Dear AAJA family,
AAJA has celebrated many successes in the past four years. As Paul Cheung described in his presidential farewell message, we hosted our first Asian American Presidential Town Hall, secured $400,000 to fund a new Criminal Justice Reporting Project, and achieved many more milestones. Looking back, our organization has a lot to be proud of.
But, as an industry, we are facing unprecedented challenges. The public’s trust in our news institutions is at a historic low, while the public’s perception of media bias has reached perilous heights. AAJA exists to help tackle these issues. We empower student and professional journalists around the world so they have the support, training and community to counter prejudice in and outside of their newsroom.
And this year, we have three key initiatives to help further our mission.
Our decades-old organization is ready for a redesign. We have incredibly talented members, but our brand identity doesn’t quite capture the caliber of creativity, ingenuity, and influence that exists in our organization. As we redesign our logo, website, and upgrade our member management system this year, our goal is to create an identity that expresses who we are and the impact we want to have on our industry.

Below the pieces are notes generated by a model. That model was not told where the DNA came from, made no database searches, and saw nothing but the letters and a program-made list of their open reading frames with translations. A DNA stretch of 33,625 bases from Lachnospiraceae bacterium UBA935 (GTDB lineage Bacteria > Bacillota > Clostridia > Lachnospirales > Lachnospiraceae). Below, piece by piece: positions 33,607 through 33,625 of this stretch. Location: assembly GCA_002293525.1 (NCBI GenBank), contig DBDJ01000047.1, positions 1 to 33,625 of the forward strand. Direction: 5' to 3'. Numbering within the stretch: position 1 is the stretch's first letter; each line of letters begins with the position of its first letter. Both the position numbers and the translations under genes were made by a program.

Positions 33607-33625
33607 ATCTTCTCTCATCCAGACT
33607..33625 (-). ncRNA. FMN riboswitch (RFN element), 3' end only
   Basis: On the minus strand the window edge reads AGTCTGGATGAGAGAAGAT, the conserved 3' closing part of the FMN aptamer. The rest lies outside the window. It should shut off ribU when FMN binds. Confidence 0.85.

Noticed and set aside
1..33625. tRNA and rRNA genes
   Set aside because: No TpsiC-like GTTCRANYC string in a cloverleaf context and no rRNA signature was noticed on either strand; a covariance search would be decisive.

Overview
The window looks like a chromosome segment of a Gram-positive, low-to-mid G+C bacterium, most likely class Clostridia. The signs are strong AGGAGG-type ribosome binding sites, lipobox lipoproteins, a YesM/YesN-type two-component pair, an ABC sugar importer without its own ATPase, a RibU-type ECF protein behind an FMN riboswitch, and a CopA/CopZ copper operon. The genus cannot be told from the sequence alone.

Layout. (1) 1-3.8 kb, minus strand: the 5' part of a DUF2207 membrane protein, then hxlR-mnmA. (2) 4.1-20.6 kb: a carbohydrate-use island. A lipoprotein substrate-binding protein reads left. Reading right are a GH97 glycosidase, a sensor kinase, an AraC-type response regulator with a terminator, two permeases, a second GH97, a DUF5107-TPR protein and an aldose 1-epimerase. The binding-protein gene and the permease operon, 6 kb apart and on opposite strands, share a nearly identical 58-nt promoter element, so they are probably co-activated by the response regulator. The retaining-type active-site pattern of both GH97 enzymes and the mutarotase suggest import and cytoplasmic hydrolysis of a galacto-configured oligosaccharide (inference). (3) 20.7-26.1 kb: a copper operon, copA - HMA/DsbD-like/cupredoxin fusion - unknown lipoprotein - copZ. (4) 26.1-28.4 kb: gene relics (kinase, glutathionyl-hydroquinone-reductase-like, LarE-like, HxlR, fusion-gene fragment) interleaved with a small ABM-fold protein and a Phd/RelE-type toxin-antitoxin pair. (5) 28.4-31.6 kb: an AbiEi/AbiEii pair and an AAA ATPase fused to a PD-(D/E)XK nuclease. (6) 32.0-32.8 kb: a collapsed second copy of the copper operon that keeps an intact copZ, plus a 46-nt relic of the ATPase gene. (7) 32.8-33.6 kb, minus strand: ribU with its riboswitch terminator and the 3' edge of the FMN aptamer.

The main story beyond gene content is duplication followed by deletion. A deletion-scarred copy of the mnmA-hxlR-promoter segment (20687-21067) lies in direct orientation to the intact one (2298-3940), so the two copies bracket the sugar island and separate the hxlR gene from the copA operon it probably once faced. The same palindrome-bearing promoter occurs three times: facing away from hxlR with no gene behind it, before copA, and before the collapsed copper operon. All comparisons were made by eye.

Like many Americans, journalists are increasingly traveling and working abroad. It is essential for AAJA to serve and meet our members where they are. By following the success of AAJA’s Asia chapter, we hope to expand our membership and resources in areas like Europe and Latin America in the next few years.
According to ASNE’s annual survey, the number of journalists of color working in daily newspaper newsrooms has only grown by six percent in the past twenty years (1997- 11%; 2016 – 17%). Changing the status quo is long and arduous, but there may be other solutions. Our goal is to help cultivate a culture of media entrepreneurship in journalism and empower people to build their own products, brands, and media companies. This may be our most ambitious project, but we need your feedback. If you’re interested in contributing to these three initiatives in any way, please send me a message at YvonneL@oldsite.aaja.org.
A writer once said, “Every change necessitates a betrayal.” Periods of transition require trade-offs, but they can also be opportunities to reflect, reset and reimagine our future. I’m honored to be working with our executive director Kathy Chow, AAJA national staff, governing board, chapter leaders, and you, to continue growing this organization. Support our mission by renewing your membership, attending this year’s national convention, or donating to our signature programs. Engage in a movement that I believe will transform journalism for generations to come.
AAJA National President